In honor of Cheryl McNeil


In Honor of Cheryl MacNeil

Like so many in the peer support community, I am deeply grieving the passing of Cheryl MacNeil due to a form of cancer that she fought bravely and openly.

I first met Cheryl in 1992. She had been recommended as a progressive individual who had worked for the ARC of Rensselaer County. Right from the start, she taught me about the principles of person-centered planning a la Beth Mount and of self-determination, integration and inclusion a la John McKnight. 
I asked Cheryl to come to NYAPRS to organize and direct our first state contract, a progressive project that was intended to tie renewal of the licenses of community mental health treatment programs to the level of satisfaction of the people who were using those services. She applied her tremendous organizational skills and dedication to the project, hired peer interviewers from across the state and took in hundreds of surveys. 
I then asked her to join Ed Knight and me in 1994 to help us to think through how to create a statewide project that hired, trained and supervised people in recovery to help their peers to acquire the hope and support to leave and stay out of 6 NYS psychiatric hospitals. Many had been residing in those hospitals for decades. 
I will always remember sitting in our basement office while Cheryl suggested the term ‘peer bridger’ to describe our new concept.. It sounded strange to me….but what did I know. She once again led the way in helping us to create the first peer bridger program in the nation, if not the world.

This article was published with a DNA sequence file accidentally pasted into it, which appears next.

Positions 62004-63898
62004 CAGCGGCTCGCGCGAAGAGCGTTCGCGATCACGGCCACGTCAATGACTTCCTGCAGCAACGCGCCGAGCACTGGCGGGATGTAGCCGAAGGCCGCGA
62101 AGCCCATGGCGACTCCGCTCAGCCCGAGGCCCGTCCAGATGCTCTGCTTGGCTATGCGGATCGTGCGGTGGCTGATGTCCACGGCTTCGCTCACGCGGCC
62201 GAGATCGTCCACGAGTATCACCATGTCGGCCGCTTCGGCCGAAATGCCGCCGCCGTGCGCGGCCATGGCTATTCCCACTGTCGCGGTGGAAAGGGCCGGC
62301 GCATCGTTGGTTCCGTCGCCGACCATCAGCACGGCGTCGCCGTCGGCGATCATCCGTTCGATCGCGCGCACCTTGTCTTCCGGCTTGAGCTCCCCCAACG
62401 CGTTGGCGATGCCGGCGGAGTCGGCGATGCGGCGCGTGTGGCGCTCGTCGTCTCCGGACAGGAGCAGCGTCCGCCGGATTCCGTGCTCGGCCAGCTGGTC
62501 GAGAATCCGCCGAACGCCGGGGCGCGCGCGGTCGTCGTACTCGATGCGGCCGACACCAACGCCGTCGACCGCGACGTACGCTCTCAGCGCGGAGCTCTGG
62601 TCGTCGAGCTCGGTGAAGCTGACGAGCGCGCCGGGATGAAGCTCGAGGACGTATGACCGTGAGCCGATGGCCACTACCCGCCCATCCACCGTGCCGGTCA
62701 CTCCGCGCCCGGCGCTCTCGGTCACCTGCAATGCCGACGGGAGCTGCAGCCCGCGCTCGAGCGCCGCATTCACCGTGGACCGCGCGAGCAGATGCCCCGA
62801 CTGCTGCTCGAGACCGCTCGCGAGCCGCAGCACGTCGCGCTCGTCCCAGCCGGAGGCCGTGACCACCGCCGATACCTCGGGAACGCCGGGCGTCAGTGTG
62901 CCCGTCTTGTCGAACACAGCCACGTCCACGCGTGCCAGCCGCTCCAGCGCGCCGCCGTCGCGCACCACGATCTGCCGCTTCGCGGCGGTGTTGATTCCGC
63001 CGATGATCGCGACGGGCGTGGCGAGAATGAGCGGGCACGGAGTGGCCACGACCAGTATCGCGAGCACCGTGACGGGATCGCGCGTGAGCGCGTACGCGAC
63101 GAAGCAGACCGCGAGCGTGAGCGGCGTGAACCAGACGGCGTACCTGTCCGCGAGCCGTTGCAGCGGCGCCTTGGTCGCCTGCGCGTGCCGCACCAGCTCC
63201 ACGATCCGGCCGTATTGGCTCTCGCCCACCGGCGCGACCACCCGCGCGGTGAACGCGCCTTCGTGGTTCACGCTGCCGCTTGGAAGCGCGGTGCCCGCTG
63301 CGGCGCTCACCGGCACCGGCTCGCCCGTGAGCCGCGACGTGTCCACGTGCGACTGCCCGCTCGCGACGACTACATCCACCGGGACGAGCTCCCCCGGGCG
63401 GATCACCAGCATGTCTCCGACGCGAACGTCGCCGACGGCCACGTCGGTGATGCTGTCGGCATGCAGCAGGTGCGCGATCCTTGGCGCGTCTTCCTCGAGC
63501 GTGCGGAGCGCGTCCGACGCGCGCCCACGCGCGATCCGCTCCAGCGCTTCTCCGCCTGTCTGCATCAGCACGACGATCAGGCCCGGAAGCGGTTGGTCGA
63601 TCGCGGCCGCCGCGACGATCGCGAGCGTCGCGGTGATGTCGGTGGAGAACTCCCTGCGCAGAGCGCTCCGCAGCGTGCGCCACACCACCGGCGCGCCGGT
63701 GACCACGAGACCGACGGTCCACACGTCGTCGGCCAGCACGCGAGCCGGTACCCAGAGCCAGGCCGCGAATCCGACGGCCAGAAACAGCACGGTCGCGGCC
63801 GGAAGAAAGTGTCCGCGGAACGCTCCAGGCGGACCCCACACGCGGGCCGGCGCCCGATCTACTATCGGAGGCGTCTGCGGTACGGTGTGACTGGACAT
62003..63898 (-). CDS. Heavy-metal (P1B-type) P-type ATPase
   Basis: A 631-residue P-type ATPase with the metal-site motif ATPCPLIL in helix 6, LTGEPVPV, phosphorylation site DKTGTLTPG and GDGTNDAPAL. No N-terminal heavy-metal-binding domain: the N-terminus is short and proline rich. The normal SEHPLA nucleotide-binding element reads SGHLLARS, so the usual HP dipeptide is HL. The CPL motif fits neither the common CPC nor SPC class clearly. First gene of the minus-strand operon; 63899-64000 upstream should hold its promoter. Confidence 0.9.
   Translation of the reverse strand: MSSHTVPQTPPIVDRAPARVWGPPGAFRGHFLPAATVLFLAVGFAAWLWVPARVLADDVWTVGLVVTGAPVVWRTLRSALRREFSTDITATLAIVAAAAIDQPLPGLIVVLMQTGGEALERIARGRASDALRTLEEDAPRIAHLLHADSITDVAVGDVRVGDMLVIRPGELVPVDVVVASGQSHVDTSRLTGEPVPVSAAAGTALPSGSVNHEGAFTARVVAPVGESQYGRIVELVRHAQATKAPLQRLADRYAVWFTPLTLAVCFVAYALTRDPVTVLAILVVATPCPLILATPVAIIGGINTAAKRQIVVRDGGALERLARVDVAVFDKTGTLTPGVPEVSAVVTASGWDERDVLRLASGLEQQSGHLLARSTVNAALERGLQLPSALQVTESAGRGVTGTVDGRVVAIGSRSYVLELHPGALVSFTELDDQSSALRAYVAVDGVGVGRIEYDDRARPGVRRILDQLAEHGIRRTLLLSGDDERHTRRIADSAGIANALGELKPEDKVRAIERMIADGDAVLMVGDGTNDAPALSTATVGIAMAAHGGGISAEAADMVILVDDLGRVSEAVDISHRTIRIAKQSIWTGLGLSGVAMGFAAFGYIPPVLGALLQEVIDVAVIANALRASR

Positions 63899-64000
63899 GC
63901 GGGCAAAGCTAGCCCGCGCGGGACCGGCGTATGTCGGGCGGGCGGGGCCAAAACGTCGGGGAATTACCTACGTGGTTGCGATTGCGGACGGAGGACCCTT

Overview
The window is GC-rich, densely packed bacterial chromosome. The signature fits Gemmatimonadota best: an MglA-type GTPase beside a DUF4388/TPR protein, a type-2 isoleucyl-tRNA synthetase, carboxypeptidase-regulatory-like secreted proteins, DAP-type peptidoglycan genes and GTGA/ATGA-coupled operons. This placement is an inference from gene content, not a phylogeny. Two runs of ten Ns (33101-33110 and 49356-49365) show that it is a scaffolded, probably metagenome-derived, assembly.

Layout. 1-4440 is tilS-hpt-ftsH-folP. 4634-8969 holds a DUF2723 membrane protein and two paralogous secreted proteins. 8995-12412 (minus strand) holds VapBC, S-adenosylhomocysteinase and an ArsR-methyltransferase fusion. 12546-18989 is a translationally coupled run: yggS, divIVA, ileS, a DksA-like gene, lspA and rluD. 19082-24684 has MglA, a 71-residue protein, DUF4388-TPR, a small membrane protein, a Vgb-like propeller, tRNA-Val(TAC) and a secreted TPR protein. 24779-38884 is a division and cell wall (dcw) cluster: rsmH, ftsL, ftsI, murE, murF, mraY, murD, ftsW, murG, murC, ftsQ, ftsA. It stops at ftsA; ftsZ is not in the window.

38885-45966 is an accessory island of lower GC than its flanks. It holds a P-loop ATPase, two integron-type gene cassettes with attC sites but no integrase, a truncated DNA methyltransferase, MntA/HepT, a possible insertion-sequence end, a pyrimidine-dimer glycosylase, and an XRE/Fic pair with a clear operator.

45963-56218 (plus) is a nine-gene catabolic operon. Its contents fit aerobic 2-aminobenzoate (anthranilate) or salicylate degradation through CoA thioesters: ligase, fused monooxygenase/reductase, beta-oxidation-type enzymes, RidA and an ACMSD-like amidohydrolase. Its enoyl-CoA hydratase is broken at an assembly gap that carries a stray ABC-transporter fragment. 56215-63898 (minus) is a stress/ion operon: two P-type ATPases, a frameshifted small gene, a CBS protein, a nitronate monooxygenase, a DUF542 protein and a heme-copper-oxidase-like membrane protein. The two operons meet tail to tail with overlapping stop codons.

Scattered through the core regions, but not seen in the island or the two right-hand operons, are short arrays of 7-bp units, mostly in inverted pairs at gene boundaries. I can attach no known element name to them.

Cheryl spent the next few years implementing our new model, making it the subject of her doctoral dissertation. She did qualitative research that powerfully demonstrated the program’s impact on the people served, the peer bridgers and hospital and community staffers. 
Cheryl met with and incorporated the wisdom and lessons of peer support pioneers Shery Mead and Mary Ellen Copeland. She kept me and our program focused on these values and the power of appreciative inquiry. 
And when we got funding to create the Recovery Training Collective that hired peer educators to help providers to transform their attitudes and practices to promote recovery, rehabilitation and rights, who else was best suited to help launch that project but Cheryl? 
Cheryl went on to share her inspiring vision and unshakeable conviction with peer support pioneers and leaders, state and county officials, consumers/survivors and providers alike all over the state and country.
She worked closely with Shery Mead to identity the unique qualities of peer support and forged standards for trauma informed peer support. 
She worked alongside Shery and many other pioneers because she was herself a critically important pioneer. She never sought the spotlight and so too few know and appreciate who she was and will always be. 
Listen to the language of Cheryl McNeil to understand her work: “the evaluator as steward of citizen deliberation,” “poetic representation in evaluation,” Creating a Culture of Evaluation, Recovery is for Everyone,” “The Politics of Narrative,” “Peer Professionalization: Is it Real or is it Memorex?,” “Changing Conversations by Changing Evaluations,” “Creating Deliberative Forums: Making Participatory Evaluation Work.” 
Cheryl was not a coddler…she told it like it was and regularly challenged folks like me to keep our eyes on the prize. Although it was always about the people and the principles, the innovations and the reforms and never about herself, Cheryl McNeil leaves us an extraordinary legacy that I believe we must always remember and honor.

Cheryl MacNeil

 

Cheryl MacNeil, Ph.D. – Academics – The Sage Colleges

Advertisements

Leave a Reply

Fill in your details below or click an icon to log in:

WordPress.com Logo

You are commenting using your WordPress.com account. Log Out / Change )

Twitter picture

You are commenting using your Twitter account. Log Out / Change )

Facebook photo

You are commenting using your Facebook account. Log Out / Change )

Google+ photo

You are commenting using your Google+ account. Log Out / Change )

Connecting to %s